The Chinese proverb says "better to light a candle than to curse the darkness", but there aren't enough candles in the world to prevent me from cursing the switch from Daylight Savings Time. It doesn't mean the end of riding, per se; we all have super cool lighting systems that allow us to ride through the night. But it signals the imminent arrival of winter and the ...ugh... indoor riding season.
In case you haven't read it yet, here's how I address this least favorite activity of year in the book: Roadie.
But first, here's how Jef addresses it. He's part genius, part pen.

Speaking of pain and suffering . . . another type of solo training ride takes place in the basement during the dark days of winter when the roads are impassable and the weather deplorable. This ride takes place on the indoor trainer. Ordinary people call it a stationary bicycle. Many Roadies call it torture.
There are two basic designs: rollers and wind trainers. Neither one is fun to ride. A roller system is like a treadmill for bikes. It consists of three cylindrical drums (each about the size of a rolling pin) attached to a metal frame. The bike is placed on the drums. The drums turn when the bike’s wheels turn. It’s a simple device, and it closely replicates the motion of bike riding. Riding on rollers requires a certain degree of balance and concentration. It’s easy to drift too far to the left or right and suddenly find yourself hurtling across your basement. Proper concentration is a must.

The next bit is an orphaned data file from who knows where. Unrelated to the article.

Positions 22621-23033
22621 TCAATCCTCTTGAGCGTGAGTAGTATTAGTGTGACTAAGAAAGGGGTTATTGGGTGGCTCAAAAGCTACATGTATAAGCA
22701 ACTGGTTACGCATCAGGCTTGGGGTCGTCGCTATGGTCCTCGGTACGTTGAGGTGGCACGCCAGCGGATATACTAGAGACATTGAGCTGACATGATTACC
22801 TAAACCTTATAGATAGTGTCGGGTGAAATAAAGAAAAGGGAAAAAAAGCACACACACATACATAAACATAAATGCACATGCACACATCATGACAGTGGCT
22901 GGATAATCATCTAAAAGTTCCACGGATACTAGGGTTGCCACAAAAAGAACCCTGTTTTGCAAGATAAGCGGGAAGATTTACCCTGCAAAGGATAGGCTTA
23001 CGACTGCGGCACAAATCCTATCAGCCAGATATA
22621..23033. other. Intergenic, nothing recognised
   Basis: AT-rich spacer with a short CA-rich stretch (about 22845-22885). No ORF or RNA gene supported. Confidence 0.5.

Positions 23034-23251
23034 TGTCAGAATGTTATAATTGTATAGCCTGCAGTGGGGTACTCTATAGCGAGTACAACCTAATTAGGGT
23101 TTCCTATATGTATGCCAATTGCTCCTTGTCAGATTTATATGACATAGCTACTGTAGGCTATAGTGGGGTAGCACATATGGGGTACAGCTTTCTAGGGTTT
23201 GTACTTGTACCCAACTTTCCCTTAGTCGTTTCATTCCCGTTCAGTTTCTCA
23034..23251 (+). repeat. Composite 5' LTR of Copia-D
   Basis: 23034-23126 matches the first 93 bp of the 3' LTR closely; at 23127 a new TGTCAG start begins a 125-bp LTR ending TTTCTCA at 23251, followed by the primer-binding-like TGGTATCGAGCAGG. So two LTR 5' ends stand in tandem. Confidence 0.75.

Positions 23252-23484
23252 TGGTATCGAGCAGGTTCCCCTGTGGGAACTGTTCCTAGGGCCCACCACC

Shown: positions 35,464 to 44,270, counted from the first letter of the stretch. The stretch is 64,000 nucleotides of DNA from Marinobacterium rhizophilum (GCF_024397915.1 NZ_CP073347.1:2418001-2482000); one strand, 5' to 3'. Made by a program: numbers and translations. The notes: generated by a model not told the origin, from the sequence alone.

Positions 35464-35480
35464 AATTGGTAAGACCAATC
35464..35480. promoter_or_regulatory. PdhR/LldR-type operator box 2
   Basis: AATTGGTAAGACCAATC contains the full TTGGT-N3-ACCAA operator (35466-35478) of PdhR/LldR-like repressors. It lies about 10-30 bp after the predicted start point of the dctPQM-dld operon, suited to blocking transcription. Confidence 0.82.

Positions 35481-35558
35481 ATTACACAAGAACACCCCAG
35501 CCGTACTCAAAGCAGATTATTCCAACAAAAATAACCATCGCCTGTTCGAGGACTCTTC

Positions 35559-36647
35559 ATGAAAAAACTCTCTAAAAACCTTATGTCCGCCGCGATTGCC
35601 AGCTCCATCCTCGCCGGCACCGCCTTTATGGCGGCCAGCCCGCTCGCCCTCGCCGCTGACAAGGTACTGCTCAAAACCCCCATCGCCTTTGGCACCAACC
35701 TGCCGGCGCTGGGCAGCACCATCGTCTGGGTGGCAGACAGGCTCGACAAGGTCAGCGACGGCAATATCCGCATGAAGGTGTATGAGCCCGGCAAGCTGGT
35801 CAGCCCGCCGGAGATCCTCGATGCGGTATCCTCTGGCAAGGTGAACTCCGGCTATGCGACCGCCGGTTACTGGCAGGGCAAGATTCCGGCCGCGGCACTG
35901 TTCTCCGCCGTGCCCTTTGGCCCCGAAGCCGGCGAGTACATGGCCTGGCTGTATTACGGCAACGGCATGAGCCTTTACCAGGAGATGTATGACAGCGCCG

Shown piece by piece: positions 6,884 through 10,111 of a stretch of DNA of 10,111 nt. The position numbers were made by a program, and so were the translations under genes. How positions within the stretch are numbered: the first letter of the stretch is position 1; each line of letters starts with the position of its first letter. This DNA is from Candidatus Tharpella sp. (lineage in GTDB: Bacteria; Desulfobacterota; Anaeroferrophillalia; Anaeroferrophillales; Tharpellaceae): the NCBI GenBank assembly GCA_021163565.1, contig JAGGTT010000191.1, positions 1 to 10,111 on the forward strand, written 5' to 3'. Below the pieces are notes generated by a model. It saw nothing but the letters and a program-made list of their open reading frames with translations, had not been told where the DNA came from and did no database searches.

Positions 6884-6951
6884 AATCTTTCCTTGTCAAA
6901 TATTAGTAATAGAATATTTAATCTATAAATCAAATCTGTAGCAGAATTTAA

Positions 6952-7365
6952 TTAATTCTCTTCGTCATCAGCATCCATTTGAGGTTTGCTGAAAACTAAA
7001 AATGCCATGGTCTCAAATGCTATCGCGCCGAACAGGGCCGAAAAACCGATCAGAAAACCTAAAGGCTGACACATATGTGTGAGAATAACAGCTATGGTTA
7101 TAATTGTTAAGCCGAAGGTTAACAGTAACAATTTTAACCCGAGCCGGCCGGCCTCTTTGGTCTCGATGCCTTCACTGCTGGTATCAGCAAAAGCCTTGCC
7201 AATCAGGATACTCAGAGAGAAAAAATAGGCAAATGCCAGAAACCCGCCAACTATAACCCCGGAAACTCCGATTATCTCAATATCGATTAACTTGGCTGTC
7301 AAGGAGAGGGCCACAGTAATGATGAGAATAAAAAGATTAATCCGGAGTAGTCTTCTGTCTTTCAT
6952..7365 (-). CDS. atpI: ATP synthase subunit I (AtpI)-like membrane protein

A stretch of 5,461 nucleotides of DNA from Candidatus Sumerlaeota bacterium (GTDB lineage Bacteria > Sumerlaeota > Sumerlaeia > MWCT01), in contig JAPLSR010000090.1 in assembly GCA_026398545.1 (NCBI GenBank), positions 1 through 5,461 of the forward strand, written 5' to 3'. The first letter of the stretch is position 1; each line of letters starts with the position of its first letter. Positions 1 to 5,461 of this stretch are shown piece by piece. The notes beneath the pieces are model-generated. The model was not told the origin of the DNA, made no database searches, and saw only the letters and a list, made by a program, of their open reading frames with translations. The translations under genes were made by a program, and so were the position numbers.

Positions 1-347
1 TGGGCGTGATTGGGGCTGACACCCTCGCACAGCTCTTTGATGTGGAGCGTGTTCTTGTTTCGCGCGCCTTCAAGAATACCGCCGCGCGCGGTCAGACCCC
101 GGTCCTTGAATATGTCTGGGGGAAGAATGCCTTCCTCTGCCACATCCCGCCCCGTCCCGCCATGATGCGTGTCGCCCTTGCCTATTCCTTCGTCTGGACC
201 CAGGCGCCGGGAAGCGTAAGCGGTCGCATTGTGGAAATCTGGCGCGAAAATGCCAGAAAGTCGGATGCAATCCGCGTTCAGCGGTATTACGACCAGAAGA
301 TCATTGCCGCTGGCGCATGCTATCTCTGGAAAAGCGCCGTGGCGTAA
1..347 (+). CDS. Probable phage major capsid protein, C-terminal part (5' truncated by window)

Wind trainers are more stationary. The rear end of the bike is affixed to a metal bracket and held in a rigid upright position. The bike’s rear tire makes contact with a single small cylinder attached to a turbo fan. As the cylinder turns faster, a great load is created by the device, increasing the resistance for the rider. There is very little about this system that feels natural.
Roadies generally have a love-hate relationship with indoor training systems. I don’t know of any riders who like them, yet I don’t know of any who don’t own one. Few riders can last more than thirty minutes on such a system without going mad. But since their winter fi tness depends on their dedication to riding on this device, they push themselves to ride as much as possible.
The trouble with trainers is that they are mind-numbingly boring. Despite the technological advancements that allow the device to interface with a computer, thus adding virtual reality to the training session, trainers remain a necessary evil. They provide the mechanics and motion of cycling without the pleasurable aspects.